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As much as many women prefer a fast and smooth delivery, going through multiple rapid labours like this mummy featured on Channel News Asia is something we hope we wouldn’t have to experience.

Is it common and can it be prevented? We asked Dr Peter Chew, a gynaecologist from Gleneagles Hospital, to tell us more.

 

What is Rapid Labour?

Rapid labour is also known as precipitous labour, this happens when you deliver your baby faster than the average normal, usually within 3 hours from the first real contraction. 

Most of the time, the mummy will be caught off guard by the speed of the contraction progression, your body doesn’t have the time to stretch slowly to prepare for the birth which may lead to tearing and delivery on your way to the hospital. 

In the US, this happens in 1 to 3 out of 100 births.

 

Why does Rapid Labour happen?

The exact cause is not well understood and there is no conclusive evidence that it is a genetic condition, however, the mother-to-be is at higher risk of experiencing rapid labour if she has:

  • History of rapid labour
  • History of giving birth to low birth weight baby (e.g. Intrauterine growth restriction)
  • History of multiple births (delivering many children)
  • Hypertensive disorders of pregnancy (pre-eclampsia) or chronic hypertension
  • Placenta abruption

 

As the exact cause is not known, it is difficult to prevent its occurrence. Here are some symptoms of rapid labour:

  • Sudden, strong contractions with very close intervals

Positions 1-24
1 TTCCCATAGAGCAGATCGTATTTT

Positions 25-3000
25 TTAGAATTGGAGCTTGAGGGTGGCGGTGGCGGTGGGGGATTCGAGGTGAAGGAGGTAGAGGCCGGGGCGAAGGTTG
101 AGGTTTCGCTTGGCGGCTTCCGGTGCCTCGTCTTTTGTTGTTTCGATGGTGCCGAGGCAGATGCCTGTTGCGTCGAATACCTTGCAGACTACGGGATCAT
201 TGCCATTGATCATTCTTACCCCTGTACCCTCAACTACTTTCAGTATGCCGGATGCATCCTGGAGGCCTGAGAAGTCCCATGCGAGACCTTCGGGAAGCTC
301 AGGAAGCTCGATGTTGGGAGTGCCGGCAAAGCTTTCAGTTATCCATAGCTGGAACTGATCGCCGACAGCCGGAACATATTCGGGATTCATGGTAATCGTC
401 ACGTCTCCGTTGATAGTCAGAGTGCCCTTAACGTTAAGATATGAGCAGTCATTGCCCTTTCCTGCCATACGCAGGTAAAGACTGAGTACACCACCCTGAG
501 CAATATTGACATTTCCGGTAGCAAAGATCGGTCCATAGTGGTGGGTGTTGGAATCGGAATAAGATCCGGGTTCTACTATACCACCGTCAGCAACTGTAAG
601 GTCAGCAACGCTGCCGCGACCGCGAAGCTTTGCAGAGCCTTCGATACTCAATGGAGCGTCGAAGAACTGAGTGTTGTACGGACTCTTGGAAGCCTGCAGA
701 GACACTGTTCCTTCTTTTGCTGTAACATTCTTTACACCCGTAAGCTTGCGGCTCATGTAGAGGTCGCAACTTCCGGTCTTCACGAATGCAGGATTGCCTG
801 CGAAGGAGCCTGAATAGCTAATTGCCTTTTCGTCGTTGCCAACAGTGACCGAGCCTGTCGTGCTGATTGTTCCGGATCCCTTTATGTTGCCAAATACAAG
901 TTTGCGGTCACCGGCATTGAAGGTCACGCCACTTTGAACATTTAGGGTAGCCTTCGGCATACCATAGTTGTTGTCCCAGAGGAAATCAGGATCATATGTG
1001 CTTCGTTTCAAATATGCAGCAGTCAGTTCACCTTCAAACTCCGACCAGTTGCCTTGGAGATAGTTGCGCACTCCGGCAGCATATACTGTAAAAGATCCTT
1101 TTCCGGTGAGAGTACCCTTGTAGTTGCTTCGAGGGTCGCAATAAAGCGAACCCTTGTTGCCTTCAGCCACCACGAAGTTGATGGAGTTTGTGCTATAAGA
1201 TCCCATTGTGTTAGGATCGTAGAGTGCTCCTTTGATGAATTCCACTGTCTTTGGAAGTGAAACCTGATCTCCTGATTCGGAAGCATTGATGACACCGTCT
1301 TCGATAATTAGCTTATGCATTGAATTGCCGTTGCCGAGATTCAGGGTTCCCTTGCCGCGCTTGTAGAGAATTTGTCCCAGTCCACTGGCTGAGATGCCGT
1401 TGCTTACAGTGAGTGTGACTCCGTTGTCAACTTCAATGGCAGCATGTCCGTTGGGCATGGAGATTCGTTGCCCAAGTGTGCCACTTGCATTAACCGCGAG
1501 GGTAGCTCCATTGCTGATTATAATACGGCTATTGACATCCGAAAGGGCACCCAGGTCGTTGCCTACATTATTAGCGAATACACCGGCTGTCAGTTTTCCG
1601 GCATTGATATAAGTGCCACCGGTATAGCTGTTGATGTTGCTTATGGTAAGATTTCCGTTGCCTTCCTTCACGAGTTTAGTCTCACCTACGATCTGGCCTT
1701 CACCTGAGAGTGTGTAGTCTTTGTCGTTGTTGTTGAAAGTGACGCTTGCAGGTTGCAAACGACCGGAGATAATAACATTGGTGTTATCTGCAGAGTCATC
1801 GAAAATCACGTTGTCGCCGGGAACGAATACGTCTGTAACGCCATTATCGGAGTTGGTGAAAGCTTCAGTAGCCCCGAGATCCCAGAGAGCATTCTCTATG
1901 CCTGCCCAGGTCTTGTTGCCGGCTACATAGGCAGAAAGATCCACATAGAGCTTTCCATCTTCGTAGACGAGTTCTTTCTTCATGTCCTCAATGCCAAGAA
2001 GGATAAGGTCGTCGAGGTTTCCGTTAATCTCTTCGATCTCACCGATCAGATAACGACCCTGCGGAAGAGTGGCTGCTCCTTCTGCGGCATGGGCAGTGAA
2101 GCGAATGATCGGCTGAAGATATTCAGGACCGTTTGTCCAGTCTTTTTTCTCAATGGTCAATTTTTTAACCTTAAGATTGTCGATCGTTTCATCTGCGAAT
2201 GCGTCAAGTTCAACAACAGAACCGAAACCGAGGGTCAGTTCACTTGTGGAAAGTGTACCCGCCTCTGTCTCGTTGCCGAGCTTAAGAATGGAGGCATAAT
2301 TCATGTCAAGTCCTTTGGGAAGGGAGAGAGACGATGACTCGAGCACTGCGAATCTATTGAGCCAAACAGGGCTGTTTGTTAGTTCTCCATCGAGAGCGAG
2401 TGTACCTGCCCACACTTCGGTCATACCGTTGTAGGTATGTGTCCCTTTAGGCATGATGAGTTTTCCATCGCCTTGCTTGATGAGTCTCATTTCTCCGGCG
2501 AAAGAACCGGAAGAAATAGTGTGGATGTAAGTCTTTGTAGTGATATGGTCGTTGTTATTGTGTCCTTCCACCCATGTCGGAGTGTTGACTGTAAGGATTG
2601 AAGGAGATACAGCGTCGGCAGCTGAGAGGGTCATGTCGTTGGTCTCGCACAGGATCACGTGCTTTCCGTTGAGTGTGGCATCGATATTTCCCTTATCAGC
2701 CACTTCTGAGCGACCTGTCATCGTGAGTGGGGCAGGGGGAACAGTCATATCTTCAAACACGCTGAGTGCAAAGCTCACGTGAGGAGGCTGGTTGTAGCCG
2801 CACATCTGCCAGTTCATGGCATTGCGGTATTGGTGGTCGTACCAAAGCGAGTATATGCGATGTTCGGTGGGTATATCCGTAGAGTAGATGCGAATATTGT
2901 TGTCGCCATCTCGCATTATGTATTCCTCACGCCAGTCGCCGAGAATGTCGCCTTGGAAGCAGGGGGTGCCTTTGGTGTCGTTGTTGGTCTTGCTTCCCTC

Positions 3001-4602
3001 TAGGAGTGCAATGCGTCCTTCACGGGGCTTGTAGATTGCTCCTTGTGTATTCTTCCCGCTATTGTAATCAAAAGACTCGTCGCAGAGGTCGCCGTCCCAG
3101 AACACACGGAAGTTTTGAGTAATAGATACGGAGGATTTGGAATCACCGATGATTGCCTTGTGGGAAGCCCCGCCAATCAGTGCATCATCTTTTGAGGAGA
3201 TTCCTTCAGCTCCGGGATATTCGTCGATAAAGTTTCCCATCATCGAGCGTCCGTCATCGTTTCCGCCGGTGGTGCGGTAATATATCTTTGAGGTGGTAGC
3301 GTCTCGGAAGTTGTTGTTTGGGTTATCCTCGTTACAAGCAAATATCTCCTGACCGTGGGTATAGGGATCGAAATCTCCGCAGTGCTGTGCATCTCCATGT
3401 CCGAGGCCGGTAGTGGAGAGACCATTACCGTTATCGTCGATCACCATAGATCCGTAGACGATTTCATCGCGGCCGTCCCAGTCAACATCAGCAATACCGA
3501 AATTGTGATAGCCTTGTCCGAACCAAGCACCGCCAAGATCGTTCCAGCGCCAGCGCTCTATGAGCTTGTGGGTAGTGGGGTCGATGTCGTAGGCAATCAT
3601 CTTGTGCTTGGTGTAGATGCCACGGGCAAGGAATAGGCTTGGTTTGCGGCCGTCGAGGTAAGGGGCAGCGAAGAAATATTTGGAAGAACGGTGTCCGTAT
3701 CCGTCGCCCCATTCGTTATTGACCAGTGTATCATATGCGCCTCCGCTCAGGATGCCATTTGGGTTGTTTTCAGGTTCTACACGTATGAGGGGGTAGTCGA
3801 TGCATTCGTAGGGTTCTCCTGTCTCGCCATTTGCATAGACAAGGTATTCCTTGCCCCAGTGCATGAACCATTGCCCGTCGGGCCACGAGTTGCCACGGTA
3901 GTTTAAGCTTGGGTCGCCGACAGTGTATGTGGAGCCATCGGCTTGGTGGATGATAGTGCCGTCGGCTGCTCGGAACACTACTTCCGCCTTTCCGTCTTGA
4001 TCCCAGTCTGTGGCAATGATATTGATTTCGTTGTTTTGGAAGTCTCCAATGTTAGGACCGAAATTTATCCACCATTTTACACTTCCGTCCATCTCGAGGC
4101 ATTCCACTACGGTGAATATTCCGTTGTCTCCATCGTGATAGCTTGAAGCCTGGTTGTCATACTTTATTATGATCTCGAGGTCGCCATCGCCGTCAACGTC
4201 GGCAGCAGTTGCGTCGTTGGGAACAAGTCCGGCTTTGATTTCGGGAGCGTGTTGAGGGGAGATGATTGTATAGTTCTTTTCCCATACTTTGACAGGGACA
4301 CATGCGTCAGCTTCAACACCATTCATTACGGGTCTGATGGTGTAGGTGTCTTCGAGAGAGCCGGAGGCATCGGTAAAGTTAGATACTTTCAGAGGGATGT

• Intense pain with each contraction
  • Pain that feels like one continuous contraction
  • An intense urge to bear down and push 
  • A sensation of pressure in the pelvis 

 

Support and preparation

If the couple suspects rapid labour occurring, these are the things the husband can do to support and prepare his wife:

  • Stay calm and get help
  • Reassure wife and stay by her side all the time
  • Call the obstetrician and arrange for medical transport to send the wife to a maternity hospital as soon as possible.
  • Lay the wife either on her back or by her side
  • Encourage her to breathe deeply during contractions (use breathing techniques taught in antenatal class)
  • Encourage her not to push till help arrives
  • Get some clean towels to cover the baby in case the baby is delivered on the way to the hospital 

 

If going to the hospital for delivery is not an option, the husband should:

  • Lay the wife in a clean area, and let her be comfortable either on her back or by her side 
  • Call 995 to inform them of the situation
  • If the baby starts to arrive, try to ease the baby out gently by pressing hands carefully against the mother’s perineum (area between her vagina and anus). This is to prevent the baby’s head from popping out too fast and causing a tear. 
  • Guide the baby out gradually and do not pull the baby. Once the baby’s head is out, encourage the mother to push the baby out gently.
  • As soon as the baby is delivered, bring the baby up onto the mother’s tummy or chest to have skin-to-skin contact. This will keep the baby warm and calm.
  • Wrap the baby with a clean towel and wait for help to arrive.

For couples who’ve experienced rapid labour, the husbands should do the following for any subsequent deliveries:

  • Alert the obstetrician regarding previous birth 
  • Empower himself with the knowledge of various labour stages and equip himself with what to do if the baby arrives before reaching the hospital 
  • Nearing the estimated date of delivery, he can request for the obstetrician to assess the state of his wife’s cervix.  If delivery is imminent, a planned delivery would be appropriate so that the couple is more prepared to let the rapid labour happen safely.

 

I Love Children would like to thank Dr Peter Chew for his valuable input in this article.

 

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